How a Mediterranean Diet Could Lower Your Risk of Heart Disease
It is a well-known fact that your diet affects your heart health. Doctors often warn their patients to avoid certain foods in order to keep their cholesterol and blood pressure at healthy levels. Typically, diets must be adjusted, and whole food groups have to be cut out to maintain a healthy heart. However, one region’s everyday diet is now proving to be a heart-healthy choice across the board. The Mediterranean diet, which features vegetable and olive-oil-rich dishes, is now being recognized as a great option to lower your risk of cardiovascular disease.
Study Linking Mediterranean Diet and Heart Disease
A new study by researchers at Brigham and Women’s Hospital, Harvard Medical School, and the Harvard T.H. Chan School of Public Health focuses on the link between women’s heart health and a Mediterranean diet. Their research, which drew data from over 25,000 women, revealed that the women who primarily ate a Mediterranean-type diet had a 25 percent less chance of developing cardiovascular disease.
The team noted that this type of diet worked to lower the chances of heart disease by minimizing primary risk factors, including glucose metabolism, insulin resistance and inflammation. And while this study was performed on women, there is no reason to believe the results would not be similar in men.
“Our study has a strong public health message that modest changes in known cardiovascular disease risk factors contribute to the long-term benefit of a Mediterranean diet on cardiovascular disease risk,” says lead author Shafqat Ahmad, Ph.D.
What’s in a Mediterranean Diet?
For those looking to incorporate more Mediterranean foods into their diet, understanding the components can help making the switch a bit easier. The Mediterranean diet primarily consists of the following unprocessed foods:
Vegetables and Legumes
Veggies are a large part of the Mediterranean diet. Popular vegetables in this region include tomatoes, onions, cauliflower, broccoli, and cucumbers. Leafy greens like kale and spinach are packed with fiber and nutrients. Potatoes, sweet potatoes, and yams also appear often in Mediterranean dishes as a healthy, filling starches. Legumes, such as chickpeas, are often turned into hummus and served as a delicious dip. Beans, peas and lentils are other legumes often served with vegetables to add healthy fats and proteins in many Mediterranean dishes.
Apples, oranges, figs, pears, grapes, and dates are often seen in Mediterranean dishes, and they make great snacks throughout the day. Additionally, apples have been known to exponentially decrease one’s chance of heart disease all on their own.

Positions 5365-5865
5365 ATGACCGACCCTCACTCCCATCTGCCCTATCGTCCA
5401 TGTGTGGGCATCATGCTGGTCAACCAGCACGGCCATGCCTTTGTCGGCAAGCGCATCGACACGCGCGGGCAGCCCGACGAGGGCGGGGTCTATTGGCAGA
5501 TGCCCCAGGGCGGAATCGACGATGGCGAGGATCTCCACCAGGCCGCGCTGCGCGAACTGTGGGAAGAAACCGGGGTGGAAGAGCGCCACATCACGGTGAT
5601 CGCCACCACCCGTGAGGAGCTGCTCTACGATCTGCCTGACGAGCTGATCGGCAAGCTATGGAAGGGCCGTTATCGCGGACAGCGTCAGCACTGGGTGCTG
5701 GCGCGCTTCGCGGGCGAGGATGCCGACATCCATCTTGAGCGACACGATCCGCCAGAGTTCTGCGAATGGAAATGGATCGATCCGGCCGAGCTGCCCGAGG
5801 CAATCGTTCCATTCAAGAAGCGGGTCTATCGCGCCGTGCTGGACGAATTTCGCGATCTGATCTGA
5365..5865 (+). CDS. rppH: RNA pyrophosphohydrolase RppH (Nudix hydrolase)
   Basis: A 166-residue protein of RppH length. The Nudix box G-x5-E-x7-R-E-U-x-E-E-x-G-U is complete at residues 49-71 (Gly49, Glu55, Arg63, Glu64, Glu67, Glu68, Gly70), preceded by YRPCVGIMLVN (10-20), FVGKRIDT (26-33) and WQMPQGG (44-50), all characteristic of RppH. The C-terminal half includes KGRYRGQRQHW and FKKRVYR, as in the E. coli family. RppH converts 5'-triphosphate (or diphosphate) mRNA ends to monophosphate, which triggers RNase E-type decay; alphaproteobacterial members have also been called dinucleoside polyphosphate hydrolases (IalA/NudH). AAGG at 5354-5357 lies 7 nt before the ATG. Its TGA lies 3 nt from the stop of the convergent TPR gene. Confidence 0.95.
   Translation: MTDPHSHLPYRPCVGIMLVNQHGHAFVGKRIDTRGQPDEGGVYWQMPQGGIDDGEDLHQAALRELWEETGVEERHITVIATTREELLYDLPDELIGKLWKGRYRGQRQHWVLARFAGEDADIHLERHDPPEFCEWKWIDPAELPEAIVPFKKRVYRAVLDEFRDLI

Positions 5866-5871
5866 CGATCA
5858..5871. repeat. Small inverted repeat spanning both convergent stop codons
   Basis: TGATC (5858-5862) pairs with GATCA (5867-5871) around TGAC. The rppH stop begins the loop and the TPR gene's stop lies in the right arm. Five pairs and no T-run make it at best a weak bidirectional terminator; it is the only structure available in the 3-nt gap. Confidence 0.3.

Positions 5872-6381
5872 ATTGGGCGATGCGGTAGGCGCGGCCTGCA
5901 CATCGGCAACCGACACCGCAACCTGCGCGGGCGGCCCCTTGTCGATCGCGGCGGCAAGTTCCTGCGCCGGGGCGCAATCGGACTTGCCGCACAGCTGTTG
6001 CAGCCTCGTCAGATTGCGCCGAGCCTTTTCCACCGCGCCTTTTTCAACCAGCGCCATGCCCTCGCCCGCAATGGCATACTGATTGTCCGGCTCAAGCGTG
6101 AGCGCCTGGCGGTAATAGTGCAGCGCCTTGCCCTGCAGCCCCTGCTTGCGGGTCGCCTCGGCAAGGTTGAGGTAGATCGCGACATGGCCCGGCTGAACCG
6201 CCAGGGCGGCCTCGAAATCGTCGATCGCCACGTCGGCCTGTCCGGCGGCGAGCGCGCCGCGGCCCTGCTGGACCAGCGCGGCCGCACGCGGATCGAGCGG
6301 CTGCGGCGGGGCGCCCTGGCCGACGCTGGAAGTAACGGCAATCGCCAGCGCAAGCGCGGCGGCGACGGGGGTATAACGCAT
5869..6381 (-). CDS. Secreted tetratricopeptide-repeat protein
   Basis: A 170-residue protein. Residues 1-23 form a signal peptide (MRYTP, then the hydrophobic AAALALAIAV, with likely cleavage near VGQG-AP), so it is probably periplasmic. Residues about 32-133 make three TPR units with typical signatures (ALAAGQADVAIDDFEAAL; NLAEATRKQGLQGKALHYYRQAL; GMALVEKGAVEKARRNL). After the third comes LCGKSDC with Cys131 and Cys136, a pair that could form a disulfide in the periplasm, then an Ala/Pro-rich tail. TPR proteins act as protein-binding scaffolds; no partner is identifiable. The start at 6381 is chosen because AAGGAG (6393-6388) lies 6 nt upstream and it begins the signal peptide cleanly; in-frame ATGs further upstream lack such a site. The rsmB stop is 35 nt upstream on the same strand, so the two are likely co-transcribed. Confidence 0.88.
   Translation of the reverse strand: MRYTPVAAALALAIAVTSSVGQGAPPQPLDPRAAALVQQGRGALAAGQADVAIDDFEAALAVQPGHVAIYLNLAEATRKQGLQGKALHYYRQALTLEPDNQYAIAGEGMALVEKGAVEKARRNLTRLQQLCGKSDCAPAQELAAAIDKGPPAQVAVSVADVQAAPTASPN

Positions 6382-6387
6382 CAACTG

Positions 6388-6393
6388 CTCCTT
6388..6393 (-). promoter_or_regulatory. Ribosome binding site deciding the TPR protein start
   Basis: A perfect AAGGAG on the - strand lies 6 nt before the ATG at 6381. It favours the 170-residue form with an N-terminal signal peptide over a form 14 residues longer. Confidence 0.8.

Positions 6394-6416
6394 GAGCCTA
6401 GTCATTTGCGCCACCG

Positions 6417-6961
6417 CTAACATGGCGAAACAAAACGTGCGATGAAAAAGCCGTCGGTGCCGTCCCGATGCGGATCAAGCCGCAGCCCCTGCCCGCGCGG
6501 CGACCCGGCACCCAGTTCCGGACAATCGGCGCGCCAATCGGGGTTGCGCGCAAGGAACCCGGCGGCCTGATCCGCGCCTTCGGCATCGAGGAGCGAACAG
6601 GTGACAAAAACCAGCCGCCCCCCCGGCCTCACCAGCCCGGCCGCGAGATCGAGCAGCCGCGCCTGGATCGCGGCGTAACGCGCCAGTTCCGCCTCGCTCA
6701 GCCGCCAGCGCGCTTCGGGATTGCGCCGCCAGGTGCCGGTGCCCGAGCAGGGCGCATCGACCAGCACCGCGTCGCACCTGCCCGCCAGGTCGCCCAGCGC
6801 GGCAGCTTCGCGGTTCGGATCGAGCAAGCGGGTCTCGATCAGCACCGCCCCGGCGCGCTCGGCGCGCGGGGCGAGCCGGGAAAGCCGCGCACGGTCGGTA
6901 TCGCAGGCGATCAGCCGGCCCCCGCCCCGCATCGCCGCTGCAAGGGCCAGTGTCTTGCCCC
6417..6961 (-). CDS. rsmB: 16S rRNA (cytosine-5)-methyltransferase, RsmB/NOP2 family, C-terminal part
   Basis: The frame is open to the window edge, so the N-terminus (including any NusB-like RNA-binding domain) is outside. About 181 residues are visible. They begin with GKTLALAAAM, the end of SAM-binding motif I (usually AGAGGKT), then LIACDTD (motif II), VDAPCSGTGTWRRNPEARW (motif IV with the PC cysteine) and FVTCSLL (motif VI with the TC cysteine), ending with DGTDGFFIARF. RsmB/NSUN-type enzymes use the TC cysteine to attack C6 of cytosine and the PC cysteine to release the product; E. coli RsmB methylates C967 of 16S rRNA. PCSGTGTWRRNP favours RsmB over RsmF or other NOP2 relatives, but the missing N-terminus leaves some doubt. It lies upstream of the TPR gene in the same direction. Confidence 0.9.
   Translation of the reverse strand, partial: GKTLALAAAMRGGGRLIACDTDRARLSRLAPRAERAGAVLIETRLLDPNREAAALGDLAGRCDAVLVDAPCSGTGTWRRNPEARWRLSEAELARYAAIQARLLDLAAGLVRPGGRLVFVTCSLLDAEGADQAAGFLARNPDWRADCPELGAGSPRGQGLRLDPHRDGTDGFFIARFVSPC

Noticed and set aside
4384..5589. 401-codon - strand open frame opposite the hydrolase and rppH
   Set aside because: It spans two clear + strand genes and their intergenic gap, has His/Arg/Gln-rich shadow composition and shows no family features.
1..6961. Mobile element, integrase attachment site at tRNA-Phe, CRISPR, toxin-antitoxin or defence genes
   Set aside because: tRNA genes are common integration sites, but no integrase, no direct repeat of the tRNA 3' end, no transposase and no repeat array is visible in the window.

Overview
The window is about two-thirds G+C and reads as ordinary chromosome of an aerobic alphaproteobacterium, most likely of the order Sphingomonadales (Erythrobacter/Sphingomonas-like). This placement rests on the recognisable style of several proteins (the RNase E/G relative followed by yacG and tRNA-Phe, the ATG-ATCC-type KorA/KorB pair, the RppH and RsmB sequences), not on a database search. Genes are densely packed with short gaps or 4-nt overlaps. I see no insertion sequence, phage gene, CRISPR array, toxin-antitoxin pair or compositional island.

Studies have shown that whole grain intake is consistently associated with improved cardiovascular disease outcomes, which makes them a perfect addition to this diet. Brown rice, rye, whole oats, buckwheat, whole-grain bread, and barley add healthy carbohydrates and fiber to many dishes in this genre.
Seafood and Poultry
It can be difficult to imagine a Mediterranean meal without seafood. Salmon, sardines, trout, clams, and shrimp are bountiful in the Mediterranean Sea and are full of heart-healthy proteins.
If you need something heartier hardier , chicken, turkey and duck are also commonly seen in Mediterranean meals, usually cooked in healthy fats like olive oil or avocado. Popular seasonings for these meats if you want to add a dash of flavor include rosemary, basil, mint, and garlic. These lean protein options are a great choice for anyone hoping to reduce their risk of heart disease and lose a little weight in the process.
Dairy is a large part of any Mediterranean diet due to the abundance of delicious cheeses, such as Feta, Parmigiano (Parmesan) and Manchego. Goat cheese and creamy Greek yogurt are also nutritious, yummy options. Sprinkle a touch of Feta on top of a Mediterranean-style salad or slice up some Mozzarella with tomatoes for the perfect finishing touch.
If finding heart-healthy recipes seems difficult or intimidating, perhaps the best place to look is in a Mediterranean cookbook or online. Of course, eating a healthy diet does not completely minimize your risk of heart disease. Exercise and regular visits with your cardiologist are also vital for your heart’s long-term health.